Category Archives: Circuit
Wow, it’s been a crazy few months. I am taking some courses for my masters, started a few contracting gigs and went to China with DangerousPrototypes Hacker Camp. There is so much to write about and I’ve been dropping the ball on Protological. Time to change that. Time for some cool LED stuff!
While in China I picked up a 5 meter “5050” 12V LED strip with 30 LEDs per meter for 90RMB which is $14.50 USD. I didn’t buy the controller because I wanted to control it with a microcontroller of course! The controller chip is a knockoff LPD6803 LED driver chip that listens for clocked data. The only datasheet I could find was from Adafruit here and the english is really, really bad. I didn’t know ‘grey’ == ‘color’?! After some playing around I figured out the protocol for how the data is sent. The commands are 16-bit and shifted out MSB first, the clock is idle low and the data is latched in on the high transition of the clock. The MSB is always 1 to indicate that the value is data and the 3 colors are 5 bits each; allowing for 31 steps in brightness.
1000 0000 0000 0000
One would think that the colors are Red, Green and Blue, however some testing showed they are Green, Red and Blue.
1000 0000 0000 0000
D|Grn ||Red ||Blue|
So if you want to turn on an LED with 1 step of RGB the byte value is 1 00001 00001 00001 = 1000 0100 0010 0001 = 0x8421;
These strips can be chained together, so to ‘reset’ the strip pixel ID and have it listen for a new set of colors you send 32 0’s which is 8 bytes of 0x00. Once I got the protocol figured out it was really easy to hook up a micro and control the strip.
I used an LPC1768 Mbed microcontroller (because it’s super easy) and made a demo program with some simple animations. The strip is 30 LEDs per meter, 5 meters long. Each LED ‘pixel’ is a group of 3 RGB LEDs and they all show the same color. So there are 50 groups of 3 in my 5 meter strip. The way I drive the LEDs is I make a uint16_t array in RAM for the 50 pixels, then create a timer to run through the array and send it out to the strip using the SPI hardware. With 8 bytes of reset, 100 bytes of data, at 500KHz I was able to address the whole strip in about 4ms. I set my timer to update the strip at 10ms, giving me a 100Hz refresh rate.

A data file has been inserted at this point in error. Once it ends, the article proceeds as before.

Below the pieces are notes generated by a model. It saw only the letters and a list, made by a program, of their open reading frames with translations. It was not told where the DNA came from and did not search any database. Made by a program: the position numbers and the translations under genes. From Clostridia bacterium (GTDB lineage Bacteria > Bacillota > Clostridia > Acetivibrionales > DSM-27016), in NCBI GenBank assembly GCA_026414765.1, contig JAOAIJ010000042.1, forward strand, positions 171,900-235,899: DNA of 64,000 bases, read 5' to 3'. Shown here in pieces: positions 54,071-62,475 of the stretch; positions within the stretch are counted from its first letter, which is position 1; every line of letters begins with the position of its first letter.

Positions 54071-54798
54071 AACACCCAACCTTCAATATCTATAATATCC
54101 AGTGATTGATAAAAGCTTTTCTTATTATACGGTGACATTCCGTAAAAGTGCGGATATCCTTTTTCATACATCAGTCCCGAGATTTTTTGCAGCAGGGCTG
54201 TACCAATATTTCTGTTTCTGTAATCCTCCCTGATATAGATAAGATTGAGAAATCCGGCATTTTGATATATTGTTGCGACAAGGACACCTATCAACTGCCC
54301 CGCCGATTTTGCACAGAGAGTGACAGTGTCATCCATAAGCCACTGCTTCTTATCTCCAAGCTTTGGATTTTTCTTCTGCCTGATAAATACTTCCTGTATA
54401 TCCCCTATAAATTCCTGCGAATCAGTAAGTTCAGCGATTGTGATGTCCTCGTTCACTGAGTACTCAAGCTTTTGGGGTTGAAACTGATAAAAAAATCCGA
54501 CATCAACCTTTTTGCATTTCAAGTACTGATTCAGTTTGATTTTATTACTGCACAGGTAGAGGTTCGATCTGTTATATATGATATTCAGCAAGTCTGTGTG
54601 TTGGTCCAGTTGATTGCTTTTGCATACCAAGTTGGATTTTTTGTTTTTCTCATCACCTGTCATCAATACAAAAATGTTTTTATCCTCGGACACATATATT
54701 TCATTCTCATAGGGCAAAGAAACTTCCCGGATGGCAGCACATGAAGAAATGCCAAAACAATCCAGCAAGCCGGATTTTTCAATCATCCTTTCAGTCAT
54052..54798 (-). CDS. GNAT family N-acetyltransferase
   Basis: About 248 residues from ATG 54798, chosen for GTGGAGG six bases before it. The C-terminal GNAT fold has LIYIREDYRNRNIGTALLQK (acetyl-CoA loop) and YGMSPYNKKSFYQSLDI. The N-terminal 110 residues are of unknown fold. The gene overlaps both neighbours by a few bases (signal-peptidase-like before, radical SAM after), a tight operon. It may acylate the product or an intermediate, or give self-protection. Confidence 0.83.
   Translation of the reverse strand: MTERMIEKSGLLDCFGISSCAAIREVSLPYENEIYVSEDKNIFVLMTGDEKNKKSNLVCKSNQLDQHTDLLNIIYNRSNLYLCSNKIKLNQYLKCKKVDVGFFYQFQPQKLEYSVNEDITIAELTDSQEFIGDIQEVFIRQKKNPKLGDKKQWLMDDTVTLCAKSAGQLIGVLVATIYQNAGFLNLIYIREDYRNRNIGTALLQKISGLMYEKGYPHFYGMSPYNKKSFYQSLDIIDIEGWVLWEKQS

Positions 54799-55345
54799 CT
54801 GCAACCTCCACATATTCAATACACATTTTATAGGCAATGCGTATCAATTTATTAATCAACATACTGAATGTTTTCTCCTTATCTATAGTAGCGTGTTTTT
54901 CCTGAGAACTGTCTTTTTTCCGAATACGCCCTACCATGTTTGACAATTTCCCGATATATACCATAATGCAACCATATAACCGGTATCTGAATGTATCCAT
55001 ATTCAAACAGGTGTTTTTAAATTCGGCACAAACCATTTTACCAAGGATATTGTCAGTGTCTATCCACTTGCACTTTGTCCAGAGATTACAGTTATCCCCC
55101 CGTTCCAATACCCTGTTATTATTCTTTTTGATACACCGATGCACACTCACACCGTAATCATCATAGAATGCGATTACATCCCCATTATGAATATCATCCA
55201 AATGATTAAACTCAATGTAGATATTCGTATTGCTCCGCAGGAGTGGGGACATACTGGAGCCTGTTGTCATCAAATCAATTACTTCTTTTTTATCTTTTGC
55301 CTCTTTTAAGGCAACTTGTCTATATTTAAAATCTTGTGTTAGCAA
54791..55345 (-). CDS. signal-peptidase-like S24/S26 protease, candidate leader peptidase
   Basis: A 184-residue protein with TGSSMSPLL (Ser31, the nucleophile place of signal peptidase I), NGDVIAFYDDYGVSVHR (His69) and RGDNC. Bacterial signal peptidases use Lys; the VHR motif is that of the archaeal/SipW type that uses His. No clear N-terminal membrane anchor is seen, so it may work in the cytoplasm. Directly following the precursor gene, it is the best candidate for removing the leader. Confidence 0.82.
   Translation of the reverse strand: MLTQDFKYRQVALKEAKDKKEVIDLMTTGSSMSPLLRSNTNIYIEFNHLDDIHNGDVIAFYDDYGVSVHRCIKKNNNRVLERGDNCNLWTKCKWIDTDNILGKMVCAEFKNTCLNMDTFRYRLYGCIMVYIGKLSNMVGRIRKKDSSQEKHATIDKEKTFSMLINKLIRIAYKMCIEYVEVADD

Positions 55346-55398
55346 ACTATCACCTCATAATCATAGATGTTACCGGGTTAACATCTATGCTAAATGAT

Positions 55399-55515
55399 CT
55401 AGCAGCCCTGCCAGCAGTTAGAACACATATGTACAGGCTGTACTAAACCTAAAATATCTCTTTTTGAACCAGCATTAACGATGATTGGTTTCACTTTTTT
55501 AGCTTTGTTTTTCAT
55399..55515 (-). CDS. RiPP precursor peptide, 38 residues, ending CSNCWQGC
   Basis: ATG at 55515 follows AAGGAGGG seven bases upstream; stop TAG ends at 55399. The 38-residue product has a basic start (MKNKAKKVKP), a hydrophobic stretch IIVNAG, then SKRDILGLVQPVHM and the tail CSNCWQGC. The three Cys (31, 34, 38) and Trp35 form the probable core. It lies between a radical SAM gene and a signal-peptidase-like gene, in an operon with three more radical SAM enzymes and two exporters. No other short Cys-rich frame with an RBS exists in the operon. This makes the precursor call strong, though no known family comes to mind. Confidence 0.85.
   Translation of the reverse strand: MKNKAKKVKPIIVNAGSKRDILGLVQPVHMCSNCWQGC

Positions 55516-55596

The rest of the application just writes the data array in memory and lets the timer clock it out to the strip. I included the code here with 4 demos. This will build in the Mbed compiler and uses the P5 & P6 SPI pins on the LPC1768 for data and clock. It should be pretty straight forward to port to an Arduino or other microcontroller, just setup a timer and update the SPI config and write functions.
Here is a video of the demos in action:
And the source file: ledstrip_mbed_demo.cpp
I finally got tired of punching numbers into my calculator for debounce circuits so I came up with a small javscript app to determine capacitance, resistance or time for a simple RC circuit. The script is already setup with values for input to a schmitt trigger inverter. This application is based on a single capacitor and resistor circuit as per this image.
Oooh yeah I got 3 ESP8266 WiFi boards in the mail today from SeeedStudios. Now lets make a project! For those that don’t know the ESP8266 is a WiFi to serial board that is only $5-$6 USD. Apparently the board does all the WiFi and ethernet stuff, so all your project has to do is some basic setup and then RX and TX. I’ll be reporting on how easy this is here and posting any projects as well as code for microcontrollers.
Lets start off with a post that dives into one of the uglier sides of electronics, switch bounce. Every time a switch closes, mechanical contacts (which are just pieces of metal) touch each other and complete the circuit. For a short period of time the contacts chatter and open and close the circuit, this is a real nightmare if you are looking for a clean on and off signal. I ran into this issue with a set of limit switches for a CNC machine. I decided to put one of the switches on a scope and see what the bounce time was. Take a look at the scope trace below, as you can see there is about 1.5ms of bounce on these switches for both rise and fall. It’s been a while since I debounced a switch outside of firmware, so I went off looking for some info, what I found was Jack Ganssle’s site with two pretty good articles on debouncing. (While you’re there, check out his newsletter). I dug through my parts bin and found a few 74HC14 schmitt inverters which can be used for debounce since they have a hysteresis between the high and low voltage levels. Running through the equations on jacks page with a 5v supply, 0.1uF capacitor and a 2.37v high signal for the 74HC14 I came out with almost exactly 31K for the resistance.
I had a 33K resistor and a 0.1uF resistor so I hooked them up as per this schematic and left off the input resistor from Jack’s page and the rise time was just about 2ms. There are some other pages that discuss leaving off the input resistor so I decided to see if the response was acceptable. You can see the schmitt inverter flips with a nice clean edge, switch debounced!